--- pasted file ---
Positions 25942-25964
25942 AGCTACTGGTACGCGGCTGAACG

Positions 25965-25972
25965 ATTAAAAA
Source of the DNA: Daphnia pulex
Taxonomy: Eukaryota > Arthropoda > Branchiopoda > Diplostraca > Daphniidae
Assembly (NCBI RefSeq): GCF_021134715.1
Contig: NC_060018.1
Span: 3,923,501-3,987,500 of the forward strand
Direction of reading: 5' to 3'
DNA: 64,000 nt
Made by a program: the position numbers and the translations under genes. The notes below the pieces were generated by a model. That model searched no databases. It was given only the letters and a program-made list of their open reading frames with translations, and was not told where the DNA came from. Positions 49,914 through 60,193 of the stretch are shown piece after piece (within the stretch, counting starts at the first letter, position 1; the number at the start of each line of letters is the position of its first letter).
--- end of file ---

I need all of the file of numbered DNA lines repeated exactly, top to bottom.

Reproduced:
Positions 25942-25964
25942 AGCTACTGGTACGCGGCTGAACG

Positions 25965-25972
25965 ATTAAAAA
Source of the DNA: Daphnia pulex
Taxonomy: Eukaryota > Arthropoda > Branchiopoda > Diplostraca > Daphniidae
Assembly (NCBI RefSeq): GCF_021134715.1
Contig: NC_060018.1
Span: 3,923,501-3,987,500 of the forward strand
Direction of reading: 5' to 3'
DNA: 64,000 nt
Made by a program: the position numbers and the translations under genes. The notes below the pieces were generated by a model. That model searched no databases. It was given only the letters and a program-made list of their open reading frames with translations, and was not told where the DNA came from. Positions 49,914 through 60,193 of the stretch are shown piece after piece (within the stretch, counting starts at the first letter, position 1; the number at the start of each line of letters is the position of its first letter).